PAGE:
A new survey of smart speaker owners found that only 6% of them are currently using the device to control smart home devices like lighting and heating.
Interestingly, even for HomePod – which is a very music-focused device – playing music was only the third most common use …
The IHS Markit study found that answering a question and checking the news or weather led the way, with discovering and controlling music in third place. Controlling other smart home devices is currently the least common use of a smart speaker.
However, the company told us this is expected to change rapidly.
“Controlling smart home devices by voice currently represents only a small fraction of total smart-speaker interactions,” said Blake Kozak, principal analyst, smart home, IHS Markit. “However, this category will continue to trend upward as more video-streaming devices come to rely on voice control, as security alarm systems adopt voice control to arm and disarm, and as more builders embed smart devices throughout new homes.”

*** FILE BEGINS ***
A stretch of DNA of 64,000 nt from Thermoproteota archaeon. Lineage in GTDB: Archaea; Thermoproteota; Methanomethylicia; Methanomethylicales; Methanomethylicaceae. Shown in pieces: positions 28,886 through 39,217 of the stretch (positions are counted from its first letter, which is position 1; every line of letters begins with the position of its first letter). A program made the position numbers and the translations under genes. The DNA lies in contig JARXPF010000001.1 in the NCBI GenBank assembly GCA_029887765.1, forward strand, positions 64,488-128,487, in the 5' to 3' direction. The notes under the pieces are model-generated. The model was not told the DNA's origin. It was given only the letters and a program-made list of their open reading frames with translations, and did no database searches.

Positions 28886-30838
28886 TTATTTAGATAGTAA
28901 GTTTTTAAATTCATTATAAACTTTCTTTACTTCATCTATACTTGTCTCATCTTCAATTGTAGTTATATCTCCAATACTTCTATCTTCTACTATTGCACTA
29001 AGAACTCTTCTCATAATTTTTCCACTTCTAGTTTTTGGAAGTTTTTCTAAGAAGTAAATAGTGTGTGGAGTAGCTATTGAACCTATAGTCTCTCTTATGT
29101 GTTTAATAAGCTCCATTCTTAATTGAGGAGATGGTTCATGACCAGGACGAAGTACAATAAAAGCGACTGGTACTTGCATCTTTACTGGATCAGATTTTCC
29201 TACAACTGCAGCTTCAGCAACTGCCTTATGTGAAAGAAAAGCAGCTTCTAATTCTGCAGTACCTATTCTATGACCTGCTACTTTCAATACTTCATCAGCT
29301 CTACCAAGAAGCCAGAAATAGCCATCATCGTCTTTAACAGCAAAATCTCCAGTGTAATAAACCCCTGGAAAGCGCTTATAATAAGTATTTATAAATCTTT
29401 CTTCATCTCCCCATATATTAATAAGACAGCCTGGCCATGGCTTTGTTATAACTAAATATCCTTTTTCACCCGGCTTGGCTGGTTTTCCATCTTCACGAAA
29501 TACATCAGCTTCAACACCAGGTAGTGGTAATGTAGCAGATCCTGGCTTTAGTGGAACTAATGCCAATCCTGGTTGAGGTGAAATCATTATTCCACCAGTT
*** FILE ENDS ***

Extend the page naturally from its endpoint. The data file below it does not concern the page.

The firm counted some 4,100 connected devices on the market at the beginning of this year, and says it is only a matter of time before voice becomes the primary means of controlling them.
While devices like thermostats, connected appliances and door locks are important in their own rights, smart speakers will ultimately be the primary disruptor for smart home deployments, and the means by which consumers interact with all other devices.
One driver of connected devices is expected to be the insurance industry, likely offering premium discounts for those who use anti-flood devices.
IHS Markit estimates that by the end of 2018, more than 1 million home policies across North America will include at least one connected home device – most likely water-leak sensors, flow detectors or shutoff valves. Moreover, there will be about 450,000 smart speakers connected to insurance companies by end of this year.
The survey was carried out across the US, UK, Japan, Germany and Brazil among 937 smart speaker owners.